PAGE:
The case is In re The Prospect-Woodward Home, 2023 BNH 001, 2023 WL 124859 (Jan. 6, 2023), decided by New Hampshire’s bankruptcy court. A Chapter 11 proceeding was commenced by a continuing care retirement facility in Keene whose real estate was subject to a construction mortgage and several mechanic’s liens. The Debtor’s real estate was ultimately sold, and the respective interests of the construction mortgagee and of the construction manager and its subcontractors holding mechanic’s liens attached to the $33 million sales proceeds. Because the total amount of the parties’ claims exceeded $33 million, the court was called upon to decide which of these interests had priority.
The court began by analyzing New Hampshire’s “race-notice” rule of priority, under which the first to record its interest at the registry of deeds is first in line unless it had notice of another’s unrecorded prior interest. Although the construction mortgage was recorded first, the mortgagee was aware at the time of that recording that MacMillin, the construction manager, had already commenced work, giving it an inchoate lien on the facility from the time its work commenced. Accordingly, MacMillin’s later-recorded lien was held to have priority over the mortgage.
Unlike MacMillin’s work, however, the subcontractors’ work did not commence until after the mortgage was recorded, so they were not race-notice winners. The subs argued that RSA 447:8’s directive that owners “retain a sufficient sum of money to pay” subcontractor claims before paying a general contractor meant that they should share in MacMillin’s victory anyway. The court agreed:
“The Subcontractors argue that because they have given notice of their lien claims to the Debtor
as required by RSA 447:5 (which apparently no one disputes), the Debtor is in essence a trustee
for the benefit of the unpaid subcontractors. The Court agrees that RSA 447:8 will dictate how money the Debtor owes to MacMillin must be handled if MacMillin succeeds on its race-notice
claim. Pursuant to this statute, the Debtor will be required to pay the Subcontractors, from the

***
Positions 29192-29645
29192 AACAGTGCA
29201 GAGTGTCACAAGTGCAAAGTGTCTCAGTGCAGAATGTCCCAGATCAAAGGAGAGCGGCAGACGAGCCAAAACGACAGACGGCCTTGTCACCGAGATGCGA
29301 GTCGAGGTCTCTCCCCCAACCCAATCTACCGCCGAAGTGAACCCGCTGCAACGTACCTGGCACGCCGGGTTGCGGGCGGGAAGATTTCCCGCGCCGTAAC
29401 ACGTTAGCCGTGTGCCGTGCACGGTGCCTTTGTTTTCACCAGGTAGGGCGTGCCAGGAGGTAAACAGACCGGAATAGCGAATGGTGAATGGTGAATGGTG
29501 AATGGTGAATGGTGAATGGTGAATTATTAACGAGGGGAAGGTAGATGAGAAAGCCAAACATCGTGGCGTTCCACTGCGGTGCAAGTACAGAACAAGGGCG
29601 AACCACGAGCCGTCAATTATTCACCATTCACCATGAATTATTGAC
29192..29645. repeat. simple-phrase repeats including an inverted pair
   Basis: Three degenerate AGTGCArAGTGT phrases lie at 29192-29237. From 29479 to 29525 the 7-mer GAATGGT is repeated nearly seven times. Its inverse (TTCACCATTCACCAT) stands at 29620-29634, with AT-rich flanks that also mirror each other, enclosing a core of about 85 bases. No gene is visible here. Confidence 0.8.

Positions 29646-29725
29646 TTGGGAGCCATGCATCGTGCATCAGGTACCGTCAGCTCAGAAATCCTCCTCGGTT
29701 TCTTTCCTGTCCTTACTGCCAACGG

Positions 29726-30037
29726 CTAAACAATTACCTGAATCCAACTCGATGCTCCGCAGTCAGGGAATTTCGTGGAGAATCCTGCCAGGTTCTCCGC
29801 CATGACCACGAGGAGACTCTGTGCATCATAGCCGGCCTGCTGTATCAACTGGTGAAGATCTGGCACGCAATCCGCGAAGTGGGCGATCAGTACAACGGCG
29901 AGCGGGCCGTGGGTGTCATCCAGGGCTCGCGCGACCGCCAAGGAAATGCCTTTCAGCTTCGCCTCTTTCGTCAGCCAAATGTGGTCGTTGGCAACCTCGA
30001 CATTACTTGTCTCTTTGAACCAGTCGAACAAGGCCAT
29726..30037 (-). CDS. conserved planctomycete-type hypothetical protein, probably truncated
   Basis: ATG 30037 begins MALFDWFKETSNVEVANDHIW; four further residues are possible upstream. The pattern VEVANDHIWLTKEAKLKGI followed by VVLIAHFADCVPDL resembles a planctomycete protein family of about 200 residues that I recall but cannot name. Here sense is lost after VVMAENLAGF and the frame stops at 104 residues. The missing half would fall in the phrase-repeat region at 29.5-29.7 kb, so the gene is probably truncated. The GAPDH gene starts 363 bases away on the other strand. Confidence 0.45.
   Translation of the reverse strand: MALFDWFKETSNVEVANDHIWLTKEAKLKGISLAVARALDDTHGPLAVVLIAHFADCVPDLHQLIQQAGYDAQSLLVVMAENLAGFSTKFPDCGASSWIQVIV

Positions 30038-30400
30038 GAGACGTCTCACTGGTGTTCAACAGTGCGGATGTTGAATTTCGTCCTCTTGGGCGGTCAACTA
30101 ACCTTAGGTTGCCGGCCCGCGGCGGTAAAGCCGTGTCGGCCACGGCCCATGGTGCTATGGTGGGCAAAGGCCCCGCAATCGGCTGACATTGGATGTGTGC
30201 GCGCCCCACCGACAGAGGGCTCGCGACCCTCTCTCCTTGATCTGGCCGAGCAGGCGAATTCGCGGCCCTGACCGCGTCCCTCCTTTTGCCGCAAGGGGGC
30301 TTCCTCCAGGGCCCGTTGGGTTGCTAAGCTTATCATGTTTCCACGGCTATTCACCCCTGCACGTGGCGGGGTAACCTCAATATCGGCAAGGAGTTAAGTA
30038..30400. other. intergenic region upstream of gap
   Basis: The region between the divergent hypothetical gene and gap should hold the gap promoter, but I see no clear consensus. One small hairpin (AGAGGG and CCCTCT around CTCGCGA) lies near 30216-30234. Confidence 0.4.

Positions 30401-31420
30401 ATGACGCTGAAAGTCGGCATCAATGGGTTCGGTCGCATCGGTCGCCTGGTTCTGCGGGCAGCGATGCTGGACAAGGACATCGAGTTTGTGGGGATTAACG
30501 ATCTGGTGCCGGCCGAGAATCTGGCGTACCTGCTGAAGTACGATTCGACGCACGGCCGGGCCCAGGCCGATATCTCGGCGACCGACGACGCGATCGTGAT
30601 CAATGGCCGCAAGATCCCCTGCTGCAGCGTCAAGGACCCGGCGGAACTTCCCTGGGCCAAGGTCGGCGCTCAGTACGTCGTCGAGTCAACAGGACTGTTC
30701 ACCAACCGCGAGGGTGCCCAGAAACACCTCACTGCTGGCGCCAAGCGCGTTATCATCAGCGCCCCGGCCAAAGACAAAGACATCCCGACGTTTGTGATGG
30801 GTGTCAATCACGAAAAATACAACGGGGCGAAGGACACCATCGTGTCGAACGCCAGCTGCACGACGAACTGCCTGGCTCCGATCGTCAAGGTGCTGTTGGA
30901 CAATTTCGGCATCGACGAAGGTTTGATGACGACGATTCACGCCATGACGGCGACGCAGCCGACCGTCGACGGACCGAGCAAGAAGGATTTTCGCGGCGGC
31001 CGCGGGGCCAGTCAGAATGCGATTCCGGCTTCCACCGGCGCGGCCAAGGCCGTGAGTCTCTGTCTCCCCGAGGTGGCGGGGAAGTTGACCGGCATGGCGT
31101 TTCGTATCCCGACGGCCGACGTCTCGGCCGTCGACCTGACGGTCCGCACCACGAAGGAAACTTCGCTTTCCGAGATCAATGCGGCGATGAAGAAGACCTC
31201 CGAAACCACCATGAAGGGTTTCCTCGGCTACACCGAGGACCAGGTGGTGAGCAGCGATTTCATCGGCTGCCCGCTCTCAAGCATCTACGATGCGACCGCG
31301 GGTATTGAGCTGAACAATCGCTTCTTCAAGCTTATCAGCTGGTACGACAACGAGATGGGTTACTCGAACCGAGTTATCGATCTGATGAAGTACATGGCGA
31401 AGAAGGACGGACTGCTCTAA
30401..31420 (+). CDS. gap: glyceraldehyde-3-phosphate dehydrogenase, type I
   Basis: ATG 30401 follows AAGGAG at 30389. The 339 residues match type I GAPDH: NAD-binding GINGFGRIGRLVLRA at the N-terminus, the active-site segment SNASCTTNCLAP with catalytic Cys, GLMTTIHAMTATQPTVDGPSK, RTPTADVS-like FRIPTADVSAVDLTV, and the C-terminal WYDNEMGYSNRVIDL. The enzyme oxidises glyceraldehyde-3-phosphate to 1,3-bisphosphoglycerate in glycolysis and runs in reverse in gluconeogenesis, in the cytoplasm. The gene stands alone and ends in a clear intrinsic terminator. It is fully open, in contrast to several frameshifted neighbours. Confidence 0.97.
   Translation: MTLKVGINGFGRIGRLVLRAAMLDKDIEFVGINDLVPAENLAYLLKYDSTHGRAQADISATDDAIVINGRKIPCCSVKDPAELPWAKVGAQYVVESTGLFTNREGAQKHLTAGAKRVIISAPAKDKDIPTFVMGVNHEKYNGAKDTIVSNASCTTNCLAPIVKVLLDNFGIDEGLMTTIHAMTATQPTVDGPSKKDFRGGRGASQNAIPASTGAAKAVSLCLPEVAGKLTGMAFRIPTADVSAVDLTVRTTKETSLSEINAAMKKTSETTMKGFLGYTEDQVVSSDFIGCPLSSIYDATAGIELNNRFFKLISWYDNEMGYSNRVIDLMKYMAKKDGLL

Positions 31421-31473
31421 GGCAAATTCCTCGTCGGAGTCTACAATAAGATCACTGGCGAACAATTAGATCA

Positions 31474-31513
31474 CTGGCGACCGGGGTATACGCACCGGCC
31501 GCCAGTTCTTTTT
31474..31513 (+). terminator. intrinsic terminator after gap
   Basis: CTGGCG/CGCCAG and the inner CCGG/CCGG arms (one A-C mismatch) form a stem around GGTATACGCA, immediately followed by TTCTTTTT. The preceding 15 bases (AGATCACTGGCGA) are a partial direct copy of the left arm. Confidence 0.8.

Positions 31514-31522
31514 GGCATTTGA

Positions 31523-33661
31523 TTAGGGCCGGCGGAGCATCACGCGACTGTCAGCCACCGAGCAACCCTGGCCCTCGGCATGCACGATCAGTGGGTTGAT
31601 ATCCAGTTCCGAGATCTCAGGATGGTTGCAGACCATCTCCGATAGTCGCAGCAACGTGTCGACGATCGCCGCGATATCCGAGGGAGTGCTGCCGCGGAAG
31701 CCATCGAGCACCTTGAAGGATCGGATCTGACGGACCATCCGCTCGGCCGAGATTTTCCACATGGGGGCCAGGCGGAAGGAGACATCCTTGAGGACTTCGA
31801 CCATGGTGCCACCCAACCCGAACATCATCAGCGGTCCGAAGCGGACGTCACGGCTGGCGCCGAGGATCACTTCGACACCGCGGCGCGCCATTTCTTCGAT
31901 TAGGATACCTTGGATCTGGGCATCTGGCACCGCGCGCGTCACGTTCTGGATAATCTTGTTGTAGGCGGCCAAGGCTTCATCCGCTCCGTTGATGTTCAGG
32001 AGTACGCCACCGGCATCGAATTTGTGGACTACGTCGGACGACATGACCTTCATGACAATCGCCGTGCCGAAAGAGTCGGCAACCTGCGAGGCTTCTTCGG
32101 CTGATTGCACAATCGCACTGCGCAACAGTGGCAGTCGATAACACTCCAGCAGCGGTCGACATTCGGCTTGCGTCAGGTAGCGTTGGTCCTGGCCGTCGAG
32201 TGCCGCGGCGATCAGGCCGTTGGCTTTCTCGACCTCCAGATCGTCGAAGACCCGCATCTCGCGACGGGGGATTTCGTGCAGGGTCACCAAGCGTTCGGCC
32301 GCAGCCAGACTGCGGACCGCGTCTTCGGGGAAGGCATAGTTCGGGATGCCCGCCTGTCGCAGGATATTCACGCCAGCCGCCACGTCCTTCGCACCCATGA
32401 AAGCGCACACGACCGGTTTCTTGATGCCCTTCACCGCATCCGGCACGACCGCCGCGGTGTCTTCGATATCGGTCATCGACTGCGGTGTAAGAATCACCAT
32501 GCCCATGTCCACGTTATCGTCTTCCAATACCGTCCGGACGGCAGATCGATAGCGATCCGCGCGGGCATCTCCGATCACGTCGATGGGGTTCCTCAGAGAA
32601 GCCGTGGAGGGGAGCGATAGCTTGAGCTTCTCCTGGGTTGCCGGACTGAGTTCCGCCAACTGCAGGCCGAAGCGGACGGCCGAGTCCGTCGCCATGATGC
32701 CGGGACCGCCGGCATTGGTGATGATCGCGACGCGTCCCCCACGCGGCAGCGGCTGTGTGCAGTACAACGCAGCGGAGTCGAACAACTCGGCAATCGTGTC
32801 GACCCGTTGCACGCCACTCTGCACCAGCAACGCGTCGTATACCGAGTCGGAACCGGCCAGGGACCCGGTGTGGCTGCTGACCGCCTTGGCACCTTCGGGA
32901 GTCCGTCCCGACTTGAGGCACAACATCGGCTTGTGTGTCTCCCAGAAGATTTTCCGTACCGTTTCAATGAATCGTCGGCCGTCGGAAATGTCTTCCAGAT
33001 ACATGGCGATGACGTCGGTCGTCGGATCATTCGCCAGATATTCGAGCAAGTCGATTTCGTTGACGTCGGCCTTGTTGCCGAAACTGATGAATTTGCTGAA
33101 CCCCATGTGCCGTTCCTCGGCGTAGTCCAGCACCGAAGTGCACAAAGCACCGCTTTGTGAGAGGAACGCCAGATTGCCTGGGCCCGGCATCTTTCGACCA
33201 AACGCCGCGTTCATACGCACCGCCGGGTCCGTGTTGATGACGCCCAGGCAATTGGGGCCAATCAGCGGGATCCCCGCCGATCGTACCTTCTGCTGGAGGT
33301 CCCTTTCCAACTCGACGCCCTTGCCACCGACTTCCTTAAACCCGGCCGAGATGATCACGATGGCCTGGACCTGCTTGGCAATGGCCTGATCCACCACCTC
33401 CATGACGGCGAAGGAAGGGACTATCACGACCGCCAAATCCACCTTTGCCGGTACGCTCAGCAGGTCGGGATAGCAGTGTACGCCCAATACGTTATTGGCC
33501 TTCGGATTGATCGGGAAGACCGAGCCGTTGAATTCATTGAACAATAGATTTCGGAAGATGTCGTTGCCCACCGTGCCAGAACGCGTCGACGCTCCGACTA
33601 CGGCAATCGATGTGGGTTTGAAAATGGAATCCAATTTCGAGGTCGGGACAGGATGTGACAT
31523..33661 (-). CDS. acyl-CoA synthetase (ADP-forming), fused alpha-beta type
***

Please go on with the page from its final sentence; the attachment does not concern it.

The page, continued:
net sale proceeds, the amounts owed on account of their own mechanics’ liens, as finally
determined by the Court.”
Given this ruling, the court found it unnecessary to rule on the subcontractors’ alternative argument that RSA 447:12-a nevertheless afforded priority to their later-recorded liens (see Blog #44): “Because the Court has determined that MacMillin’s mechanic’s lien is entitled to priority under the race-notice doctrine, and the Subcontractors will share in MacMillin’s race-notice victory, the Court need not determine whether the Subcontractors’ mechanics’ lien attachments also have priority based on the application of RSA 447:12-a.”
The takeaway here is that RSA 447:8 is a type of “trust fund” statute. Several states have enacted statutes that make the general contractor receiving payment a trustee for the benefit of its subcontractors. (Maryland is an example, Md. Code Ann. Real Property § 9-201(b)(1).) By contrast, RSA 447:8 declares that any money due from owner to contractor is held by the owner for the benefit of subcontractors who have given the owner timely notice of their intent to claim a lien and the amount thereof. Once those notices have been given, protection of the owner from threatened liens and protection of subcontractors from nonpayment by the general contractor trumps any contractual right of the general contractor to be paid those amounts (unless and until it pays the subcontractors what they are owed).
Whether the owner’s trusteeship expires if the subcontractors who gave proper notice don’t timely perfect their liens with court-ordered attachments pursuant to RSA 447:10 is an open question that In re The Prospect-Woodward Home had no need to consider.
The case is presently on appeal.